The Halakha is not just a body of literature; it is also a cultural event. It follows then that the philosophy of Halakha must address the happening of the Halakha. Surprisingly, till now philosophers of Halakha have not addressed this dimension of the event or the happening of the Halakha. The articles in this book are an attempt at facing this challenge. But this is not simple because herein lies a paradox. If the event or the happening is something that lies outside the confines of what is captured in the written word, the effort to write about it is one that must take us on a fascinating journey between what is possible and what perhaps is not.
What is the nature of the Halakha as an event? What is the knowledge contained in this dimension of the Halakha that defies conceptualization in the written word? How does the insight that the Halakha is principally an event dramatically affect the philosophy of the Halakha?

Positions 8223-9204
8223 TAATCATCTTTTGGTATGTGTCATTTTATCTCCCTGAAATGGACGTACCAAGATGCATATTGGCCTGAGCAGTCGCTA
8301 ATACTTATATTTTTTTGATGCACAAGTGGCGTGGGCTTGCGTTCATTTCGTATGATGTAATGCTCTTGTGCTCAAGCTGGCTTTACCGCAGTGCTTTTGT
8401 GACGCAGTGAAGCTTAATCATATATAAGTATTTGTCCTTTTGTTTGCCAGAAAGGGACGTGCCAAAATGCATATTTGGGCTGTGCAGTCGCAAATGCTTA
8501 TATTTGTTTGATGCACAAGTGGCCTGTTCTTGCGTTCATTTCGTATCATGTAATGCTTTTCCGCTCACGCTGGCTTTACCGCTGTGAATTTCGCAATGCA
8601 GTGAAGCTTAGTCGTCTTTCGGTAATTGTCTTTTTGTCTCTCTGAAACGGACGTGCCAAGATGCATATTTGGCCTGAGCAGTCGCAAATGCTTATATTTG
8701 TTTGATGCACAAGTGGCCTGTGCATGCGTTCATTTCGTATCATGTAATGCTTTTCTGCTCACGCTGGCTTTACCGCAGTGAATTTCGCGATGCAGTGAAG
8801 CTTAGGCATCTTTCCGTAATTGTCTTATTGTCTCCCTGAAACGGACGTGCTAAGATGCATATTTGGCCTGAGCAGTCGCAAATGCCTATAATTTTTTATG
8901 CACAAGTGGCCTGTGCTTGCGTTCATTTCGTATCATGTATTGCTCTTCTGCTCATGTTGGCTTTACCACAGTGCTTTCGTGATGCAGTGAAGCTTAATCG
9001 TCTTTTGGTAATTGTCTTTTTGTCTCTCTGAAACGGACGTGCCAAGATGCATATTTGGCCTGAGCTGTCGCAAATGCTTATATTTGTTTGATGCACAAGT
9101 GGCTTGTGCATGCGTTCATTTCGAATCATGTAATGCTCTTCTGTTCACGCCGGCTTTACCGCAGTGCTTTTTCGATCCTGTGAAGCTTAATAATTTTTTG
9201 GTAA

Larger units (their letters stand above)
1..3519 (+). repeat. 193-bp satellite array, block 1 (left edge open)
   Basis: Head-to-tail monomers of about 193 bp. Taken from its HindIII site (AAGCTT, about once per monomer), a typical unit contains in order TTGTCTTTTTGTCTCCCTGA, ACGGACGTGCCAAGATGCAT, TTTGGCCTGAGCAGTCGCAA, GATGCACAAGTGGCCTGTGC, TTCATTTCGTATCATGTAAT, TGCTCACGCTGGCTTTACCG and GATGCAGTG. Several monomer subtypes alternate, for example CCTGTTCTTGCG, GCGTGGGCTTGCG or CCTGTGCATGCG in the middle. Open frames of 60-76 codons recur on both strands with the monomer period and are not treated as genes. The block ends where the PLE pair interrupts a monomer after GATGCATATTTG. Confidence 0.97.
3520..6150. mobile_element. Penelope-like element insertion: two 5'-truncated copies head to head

As we have said, philosophers of the Halakha have not addressed this question before and the authors in this collection – scholars and researchers from a wide range of fields – are all facing it for the first time bringing to it a wide range of tools from fields as varied as philosophy, Jewish thought, performance, cinema, group dynamics, cognition, gender studies and more. Together they offer us a new discourse and framework for conceptualizing the philosophy of the Halakha.